Winter is coming and we're serious about keeping farmers market produce on the menu. Alexandra Stafford of Alexandra Cooks shows us how to store, prep, and make the most of it, without wasting a scrap.
Today: Too often overlooked in a world of more beautiful vegetables, potatoes deserve to be shown off, starting with this Rösti.
Grate. Press. Fry. Flip. Fry. Making potato rösti sounded simple enough.
It turns out that peeking under an 8-inch wide potato pancake isn’t so easy. And flipping it is another story altogether.
Two too many burnt-centered, mangled rösti had me dreaming about see-through skillets, ones with fog-free technology to boot.
Determined to get it right -- a photo of a beautifully golden tangle of potatoes in the I Love New York cookbook a constant inspiration -- I decided to change my strategy. I stopped wishing for that see-through pan and mustered a little patience, faith, and finesse.
And by some miracle, it worked. It turns out that these virtues are the keys to rösti-making success:
Patience: Keeping the skillet at a medium-low temperature will allow for even browning and a crisp edge. As long as you can hear the oil gently sizzling, you’re on the right track.
Faith: After 15 minutes of cooking at a low temperature in a generous amount of oil (requisite for rösti making), the pancake will release from the skillet without leaving more than a strand or two behind. Really, it will.
Finesse: Flipping the pancake with a spatula proved as difficult as attempting to flip it fried-egg style with a nimble jerk of the wrist. The solution? Place a plate just smaller in diameter than your sauté pan over the potatoes; using one hand to secure the plate to the potatoes, flip the pan with your other hand so the pancake turns out onto the plate; slide the pancake back into the pan.
Rösti, the Swiss version of a giant potato latke, is traditionally served at breakfast. Inspired by the I Love New York cookbook, which serves their rösti with maple-smoked sturgeon, I’ve used smoked salmon here. A dollop of crème fraîche, a squeeze of lemon, and a scattering of capers and onions complete the meal -- a simple supper, an elaborate brunch.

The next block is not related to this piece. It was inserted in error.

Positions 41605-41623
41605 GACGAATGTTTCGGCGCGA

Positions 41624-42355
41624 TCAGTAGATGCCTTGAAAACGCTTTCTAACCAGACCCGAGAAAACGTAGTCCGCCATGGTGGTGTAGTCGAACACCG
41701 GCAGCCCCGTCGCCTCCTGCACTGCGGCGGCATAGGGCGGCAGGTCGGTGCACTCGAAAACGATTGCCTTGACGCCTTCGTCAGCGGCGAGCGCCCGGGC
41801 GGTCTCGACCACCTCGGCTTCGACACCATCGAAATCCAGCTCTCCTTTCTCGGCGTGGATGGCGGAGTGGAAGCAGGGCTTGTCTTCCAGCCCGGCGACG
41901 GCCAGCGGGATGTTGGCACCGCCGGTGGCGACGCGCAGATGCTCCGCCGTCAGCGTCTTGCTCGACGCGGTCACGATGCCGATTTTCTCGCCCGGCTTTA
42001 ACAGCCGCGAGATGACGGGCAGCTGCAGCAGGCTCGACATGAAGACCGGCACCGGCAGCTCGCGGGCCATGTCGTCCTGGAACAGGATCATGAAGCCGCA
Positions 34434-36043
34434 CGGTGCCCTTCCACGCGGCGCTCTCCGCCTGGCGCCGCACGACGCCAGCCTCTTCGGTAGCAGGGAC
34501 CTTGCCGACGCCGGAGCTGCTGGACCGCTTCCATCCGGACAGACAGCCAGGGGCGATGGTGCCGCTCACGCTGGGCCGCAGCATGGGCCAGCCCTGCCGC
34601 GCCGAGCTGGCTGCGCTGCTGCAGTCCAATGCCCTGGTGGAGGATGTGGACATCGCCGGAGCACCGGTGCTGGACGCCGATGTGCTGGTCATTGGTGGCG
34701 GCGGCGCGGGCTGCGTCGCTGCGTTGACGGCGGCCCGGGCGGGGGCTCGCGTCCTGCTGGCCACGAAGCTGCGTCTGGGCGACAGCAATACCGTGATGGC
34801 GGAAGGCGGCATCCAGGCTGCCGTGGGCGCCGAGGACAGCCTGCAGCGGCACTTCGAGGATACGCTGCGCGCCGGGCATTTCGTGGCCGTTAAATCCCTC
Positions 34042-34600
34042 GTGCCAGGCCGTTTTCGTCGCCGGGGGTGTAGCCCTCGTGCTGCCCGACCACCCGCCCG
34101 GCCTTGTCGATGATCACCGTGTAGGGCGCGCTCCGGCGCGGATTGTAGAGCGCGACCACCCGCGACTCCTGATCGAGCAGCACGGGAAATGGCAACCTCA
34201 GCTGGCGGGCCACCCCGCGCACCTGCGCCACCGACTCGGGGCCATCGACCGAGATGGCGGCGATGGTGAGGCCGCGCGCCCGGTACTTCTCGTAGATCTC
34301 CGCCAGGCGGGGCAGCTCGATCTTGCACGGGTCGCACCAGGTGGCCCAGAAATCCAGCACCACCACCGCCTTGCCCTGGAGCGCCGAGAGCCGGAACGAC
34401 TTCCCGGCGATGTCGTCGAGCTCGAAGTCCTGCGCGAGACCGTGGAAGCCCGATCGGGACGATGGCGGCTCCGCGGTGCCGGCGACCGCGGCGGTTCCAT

The season of gratins and mashes and soups is upon us. My only hope is that this season will be one of röstis, too.
Potatoes store beautifully in a cool, dark place such as a brown paper bag tucked in your pantry or cupboard. Do not refrigerate potatoes, or at least, do not refrigerate potatoes for extended periods of time -- the starch will turn to sugar and adversely affect the flavor.
To prep your potatoes:
Potatoes do not have to be peeled before cooking, but if you notice any green in the skin or flesh, cut off that portion and discard. Eyes can be left alone, but if the eyes have started to sprout, simply cut off the sprouts and discard. Potatoes can be dirty, so if you are not peeling, run them under cold water and scrub them with a vegetable brush to remove any dirt. If you are peeling them, and if the potatoes will be sitting for any period of time before cooking, place them in cold water, which will prevent browning. Be sure to dry potatoes well before roasting or frying.
To cook your potatoes:
Where to begin? There are countless ways to cook potatoes, but this time of year, especially if you are buying potatoes at farmers markets, receiving them in your CSA, or harvesting your own, simple preparations are best: Dice or thinly slice; toss with olive oil, salt, and pepper; and roast until golden. Or boil them until tender, mash with lots of olive oil, salt, and chives -- this is particularly good with small, red-skinned potatoes (no need to peel).
Of course, because potatoes vary in starch content, certain potatoes are better suited for certain preparations. Russets, high in starch, are prized for baking and frying, and are a good choice for making slap fries or elegant stacks of potato dominoes (though I've made these with Keuka Golds, and they couldn't have been more delicious.) Russets are also great for hash browns, rösti, and mashes, though Yukon Golds make great mashed potatoes as well.
Fingerlings can be simply roasted (left whole if small or halved if larger), but when treated a little differently -- boiled with salt in a wide shallow pan or boiled, smashed, and then fried -- make irresistible appetizers.
New potatoes need little more than a browning in butter and a showering of parsley.
Serves 2 to 3
2 to 3 large Russet potatoes
2 teaspoons kosher salt
6 to 8 tablespoons grapeseed oil plus a teaspoon for seasoning the pan
Crème fraîche for serving
Smoked salmon for serving
Capers for serving
Lemon for serving
Thinly sliced red onion for serving
Photos by Alexandra Stafford